Matter is a new standard targeting the smart home industry. If you’ve tried to get different smart home devices or ecosystems to work together, I’m sure you’ve struggled. For instance, if you’ve tried to get your Ring doorbell to connect to your Google Assistant and then work with your iPhone, that’s not always the easiest thing to do. And I’m sure most people have encountered challenges around that. So Matter is really trying to solve that interoperability challenge in the smart home ecosystem. It’s built around, you know, four main pillars. The first one is simplicity, the second one is interoperability, the third one is reliability and connectivity, and the fourth one is security.
Matter ensures that all of your home devices work together. Seamlessly. And I think that’s the simplest way to phrase it for those of us who were are not 100% immersed in the tech on a day-to-day basis.
Matter really had a focus on including security in the specification, which is critical to already have from the design phase. You can’t add it at the end of a design. So they’ve done a good job of really defining security in the specification, ensuring authentication of the devices so that you know it’s an authentic device. You can’t trick and connect devices which are not authenticated into the network.
I think that’s a great point. You know, I think some consumers have kind of lost faith that their devices are secure. And I think that’s hurting adoption somewhat in the industry. And I think that’s what Matter’s really trying to solve by really proving and ensuring the security of the ecosystem. Outside of Matter, really any design should follow a security design thinking process, right? And I think a lot of companies haven’t been doing that, and I think there’s a lot of regulations and standards now that are really starting to push security, so now it will need to be thought of and included in the design from the early architecture phase.
The process that we really try to help companies with at Kudelski IoT is to first do a security architecture and threat modeling for your product and your solution because security’s not a one-size-fits-all solution. A cat tracker doesn’t need the same level of security as a smart meter. So you can’t try to push really high security on every product because it will potentially make those products non-competitive or too expensive for the market. So defining the right level of security and doing the threat modeling is really the first important step. Then you can take that and include the appropriate level of security in the design specification from the beginning so that your engineers can really design towards a very specific security target. And then at the end of the design process and the certification process I think it’s then important to go back and have an independent expert really evaluate that the security target was also met in the device. It’s important to have somebody go in and try to hack or compromise that device to see if the security target was met or not before you go to market. We help companies at Kudelski IoT to go through that process, and we even do a lot of the security architecture and threat modeling for companies, to help them build that into their specification. We have a great team in Switzerland who eat, drink and breathe security, helping companies go back in and really evaluate the security of the devices to make sure that they hit defined targets.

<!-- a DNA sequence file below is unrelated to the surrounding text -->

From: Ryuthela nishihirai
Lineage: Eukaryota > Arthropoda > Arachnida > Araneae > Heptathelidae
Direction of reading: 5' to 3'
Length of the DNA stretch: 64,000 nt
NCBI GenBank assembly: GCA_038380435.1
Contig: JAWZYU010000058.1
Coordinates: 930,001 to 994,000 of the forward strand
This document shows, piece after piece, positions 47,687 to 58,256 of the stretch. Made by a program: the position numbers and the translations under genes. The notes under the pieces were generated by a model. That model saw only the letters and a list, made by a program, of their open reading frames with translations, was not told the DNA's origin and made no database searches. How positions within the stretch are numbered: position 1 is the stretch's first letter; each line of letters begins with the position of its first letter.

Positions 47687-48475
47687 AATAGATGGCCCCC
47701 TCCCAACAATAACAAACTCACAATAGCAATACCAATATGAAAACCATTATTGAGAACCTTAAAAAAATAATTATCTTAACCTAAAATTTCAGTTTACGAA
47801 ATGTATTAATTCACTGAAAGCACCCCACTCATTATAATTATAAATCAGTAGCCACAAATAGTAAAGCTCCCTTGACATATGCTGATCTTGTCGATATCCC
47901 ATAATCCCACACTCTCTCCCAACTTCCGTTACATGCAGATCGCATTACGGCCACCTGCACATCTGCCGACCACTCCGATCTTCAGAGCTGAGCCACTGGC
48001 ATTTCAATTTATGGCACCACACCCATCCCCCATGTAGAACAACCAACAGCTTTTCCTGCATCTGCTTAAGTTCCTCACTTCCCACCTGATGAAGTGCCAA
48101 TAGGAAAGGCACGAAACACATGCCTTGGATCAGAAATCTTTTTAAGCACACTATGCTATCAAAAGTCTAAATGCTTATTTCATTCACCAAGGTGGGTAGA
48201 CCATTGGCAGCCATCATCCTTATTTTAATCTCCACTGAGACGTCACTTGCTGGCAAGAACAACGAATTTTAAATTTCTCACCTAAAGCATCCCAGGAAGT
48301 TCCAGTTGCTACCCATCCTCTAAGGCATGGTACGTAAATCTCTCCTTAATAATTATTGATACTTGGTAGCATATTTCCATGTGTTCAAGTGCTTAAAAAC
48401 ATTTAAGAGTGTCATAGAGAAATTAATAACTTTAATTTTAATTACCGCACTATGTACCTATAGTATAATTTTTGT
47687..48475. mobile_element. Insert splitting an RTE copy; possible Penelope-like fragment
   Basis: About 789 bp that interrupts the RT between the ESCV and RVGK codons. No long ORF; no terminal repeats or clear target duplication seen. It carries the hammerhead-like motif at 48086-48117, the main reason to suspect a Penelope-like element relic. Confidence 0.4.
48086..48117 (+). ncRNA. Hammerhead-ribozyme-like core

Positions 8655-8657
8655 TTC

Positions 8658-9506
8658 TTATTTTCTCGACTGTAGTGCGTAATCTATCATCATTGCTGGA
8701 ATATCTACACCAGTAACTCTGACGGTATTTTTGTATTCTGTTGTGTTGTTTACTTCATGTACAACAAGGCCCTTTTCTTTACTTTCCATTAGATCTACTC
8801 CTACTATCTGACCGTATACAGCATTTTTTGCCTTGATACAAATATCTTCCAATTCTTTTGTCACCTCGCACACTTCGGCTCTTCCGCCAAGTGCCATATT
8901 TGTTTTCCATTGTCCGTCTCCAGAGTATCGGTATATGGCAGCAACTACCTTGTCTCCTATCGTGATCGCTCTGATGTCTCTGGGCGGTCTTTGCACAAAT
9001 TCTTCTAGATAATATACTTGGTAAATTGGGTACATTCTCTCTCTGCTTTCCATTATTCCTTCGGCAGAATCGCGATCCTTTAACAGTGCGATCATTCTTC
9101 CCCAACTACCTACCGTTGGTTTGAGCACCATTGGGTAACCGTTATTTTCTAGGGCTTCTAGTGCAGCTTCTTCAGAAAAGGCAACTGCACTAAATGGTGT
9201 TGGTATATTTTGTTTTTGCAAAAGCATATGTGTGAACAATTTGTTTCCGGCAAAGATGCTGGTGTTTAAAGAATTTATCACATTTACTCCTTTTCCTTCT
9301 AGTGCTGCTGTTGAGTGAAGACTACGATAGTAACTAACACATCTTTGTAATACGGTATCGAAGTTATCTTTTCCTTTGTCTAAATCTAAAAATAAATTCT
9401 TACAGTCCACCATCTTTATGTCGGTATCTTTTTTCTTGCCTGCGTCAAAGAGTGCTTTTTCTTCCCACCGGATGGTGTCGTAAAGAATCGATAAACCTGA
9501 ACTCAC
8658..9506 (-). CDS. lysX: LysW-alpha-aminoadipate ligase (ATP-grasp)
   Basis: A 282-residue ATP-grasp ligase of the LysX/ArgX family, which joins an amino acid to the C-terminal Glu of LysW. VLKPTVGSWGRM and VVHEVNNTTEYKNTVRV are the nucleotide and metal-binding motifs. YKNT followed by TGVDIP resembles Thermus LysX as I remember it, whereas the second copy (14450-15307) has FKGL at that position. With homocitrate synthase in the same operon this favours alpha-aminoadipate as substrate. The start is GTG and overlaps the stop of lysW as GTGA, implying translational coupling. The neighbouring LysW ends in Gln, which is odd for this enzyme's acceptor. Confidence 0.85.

Part of the Matter specification and certification today is that is your device needs to be authenticated. So Kudelski IoT is now one of the very few approved Product Attestation Authorities, otherwise known as a Certificate Authority. We provide Device Attestation Certificates to companies which really ensures that authentication. So without that, you can’t even join into a network or communicate with other devices if you don’t have that Device Authentication Certificate. Matter has also included security and encryption into their specification and have other kind of recommendations on security as well. Security is not tested as part of the certification process today other than having the Device Attestation Certificate, but I think that is one thing that they’re looking at to include as well in the standard and in the certification process in the future.